high schoolers may score poorly on college placement exams - and
end up in remediation to bring their skills up to par.
One in four college students ends up in remedial classes in
college because their reading, writing or math skills are
discovered to be below an acceptable level, according to a 2016
report from Education Reform Now. That could be because those
students took time off before college and their skills got rusty.
It could be because their education got disrupted by illness or
other special circumstances.
Or it could be due to the structure of their high school
curriculum itself. Students in Iowa, for example, only need three
years of math to graduate high school. That math-free senior year
can play havoc with students' numeracy skills. At Eastern Iowa
Community Colleges in 2014, 69 percent of students coming from an
Iowa high school had to take a remedial math course.
Remedial courses can bring you up to speed, but they cost money
and don't count toward your degree. That means you have to spend
money on extra courses (nationally, college freshmen borrow an
extra $380 million a year playing catch up in remedial courses,
says Education Reform Now) and wait even longer to graduate.
So how can you avoid such a fate?
Here are a few tips from Mark Boggie, the assistant dean of
student services at Cochise College in Arizona:
- Take challenging classes in high school. Push yourself to do
what's difficult. Take AP or dual credit courses. It's important to
stretch your mind and expand your skills.
"Although this does not guarantee the students' success in
postsecondary courses, it better prepares students in having the
skills and knowledge needed to be successful," says Boggie.
- Don't give in to senioritis. It can be tempting to coast
through your senior year, especially if you've already completed
your math requirements, for example. But you need to keep your
knowledge - and your grades - up.
"It has become common for students to take an 'easy schedule'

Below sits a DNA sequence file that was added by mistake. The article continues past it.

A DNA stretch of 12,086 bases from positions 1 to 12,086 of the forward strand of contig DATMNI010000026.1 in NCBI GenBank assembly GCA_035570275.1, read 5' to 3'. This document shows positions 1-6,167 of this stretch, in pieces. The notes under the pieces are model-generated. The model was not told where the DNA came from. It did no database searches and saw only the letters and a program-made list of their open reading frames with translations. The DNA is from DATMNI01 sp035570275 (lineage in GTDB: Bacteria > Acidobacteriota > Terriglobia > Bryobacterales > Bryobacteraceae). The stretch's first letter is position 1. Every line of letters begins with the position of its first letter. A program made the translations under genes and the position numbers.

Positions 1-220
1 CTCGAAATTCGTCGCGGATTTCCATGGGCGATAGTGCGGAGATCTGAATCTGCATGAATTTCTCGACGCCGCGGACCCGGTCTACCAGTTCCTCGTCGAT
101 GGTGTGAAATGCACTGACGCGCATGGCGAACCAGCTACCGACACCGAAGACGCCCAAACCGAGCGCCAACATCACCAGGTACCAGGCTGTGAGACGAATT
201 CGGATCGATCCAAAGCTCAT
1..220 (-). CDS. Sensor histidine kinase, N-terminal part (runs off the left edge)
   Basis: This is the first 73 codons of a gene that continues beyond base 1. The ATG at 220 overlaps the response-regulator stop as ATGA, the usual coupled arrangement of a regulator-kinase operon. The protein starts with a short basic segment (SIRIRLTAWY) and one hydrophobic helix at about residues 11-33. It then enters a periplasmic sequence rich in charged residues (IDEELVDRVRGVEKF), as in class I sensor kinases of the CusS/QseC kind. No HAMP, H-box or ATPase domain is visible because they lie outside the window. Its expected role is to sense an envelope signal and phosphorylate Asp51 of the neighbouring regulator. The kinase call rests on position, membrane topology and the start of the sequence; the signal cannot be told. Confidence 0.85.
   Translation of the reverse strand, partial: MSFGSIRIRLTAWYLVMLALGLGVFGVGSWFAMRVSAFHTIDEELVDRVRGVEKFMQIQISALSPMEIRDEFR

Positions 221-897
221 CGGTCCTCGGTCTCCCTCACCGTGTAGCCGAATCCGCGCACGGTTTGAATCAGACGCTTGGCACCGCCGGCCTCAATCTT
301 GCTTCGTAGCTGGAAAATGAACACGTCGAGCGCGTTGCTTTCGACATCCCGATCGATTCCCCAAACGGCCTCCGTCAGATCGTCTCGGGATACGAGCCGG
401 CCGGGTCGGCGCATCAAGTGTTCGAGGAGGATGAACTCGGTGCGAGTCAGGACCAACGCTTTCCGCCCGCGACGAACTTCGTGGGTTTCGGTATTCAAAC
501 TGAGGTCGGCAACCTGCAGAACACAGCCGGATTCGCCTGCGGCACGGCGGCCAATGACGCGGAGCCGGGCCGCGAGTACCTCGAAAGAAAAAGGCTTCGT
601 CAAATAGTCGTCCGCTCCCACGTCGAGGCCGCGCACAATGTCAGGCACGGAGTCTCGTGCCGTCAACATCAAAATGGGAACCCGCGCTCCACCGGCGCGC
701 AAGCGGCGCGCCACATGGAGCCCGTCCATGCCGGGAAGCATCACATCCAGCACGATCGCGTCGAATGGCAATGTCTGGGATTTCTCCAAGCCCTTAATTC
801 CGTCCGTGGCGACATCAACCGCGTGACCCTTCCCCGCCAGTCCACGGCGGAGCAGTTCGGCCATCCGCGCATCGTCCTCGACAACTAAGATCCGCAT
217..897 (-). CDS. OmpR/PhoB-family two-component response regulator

during their last year in high school," says Boggie. "This practice
promotes degrading of knowledge and skills needed to be successful
in the college environment, making it more likely that students
will waste time and money in remedial coursework."
- Prepare for placement exams. You know they're coming, so be
ready. Review your coursework and hire a tutor if you need extra
help. See if practice tests are available.
"Some institutions base placement on a single test score (either
a placement exam or a national test like ACT or SAT); others have
more holistic methods to place students while taking into
consideration students' coursework in high school, level of rigor,
GPA, etc.," says Boggie. "Once the student knows the method of
placement they should practice and prepare to take any placement
test that is necessary
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January 6, 2017
Change, Careers and the New Year
Happy new year! I am excited about the start of a new year
because it's a great time to look back - and ahead!
One thing that I can predict about 2017 is that there will be
changes in the world of careers. That's because every year brings
changes! Just consider the music industry. Only a century ago,
people could listen to music live or on a gramophone record. That
might seem like ancient history to you, but it's not too long if
you consider the course of history.
Since that time, there have been many exciting changes to the
world of careers. New careers have appeared, some have changed
dramatically and others faded into the land of eight-track
cartridges. Not sure what an eight-track cartridge is? It is
another one of the ways we used to listen to music, before you
could listen to music on your phone, before CDs, even before
cassette tapes. They went out of existence in the early 1980s. Next
time you download a song, think about how far music has come.
When it comes to technology, the world changes quickly. That
means careers in
information technology are constantly evolving. If you're
planning a career in this field, you have to keep up with the
But technology isn't the only field where changes can come fast
and furious. Let's go back to that eight-track cartridge. The way
we listen to music has changed the roles of
recording engineers and even
Almost every career has been impacted by technical changes.
Think of your favorite careers and how they might have changed
since your grandparents' generation -- if those careers even
existed back then. I would bet your grandparents wouldn't have been
able to plan for a career in
nanotechnology, for example.
How can we be ready for those changes? No matter what your
field, education will keep you aware of what's happening. Studying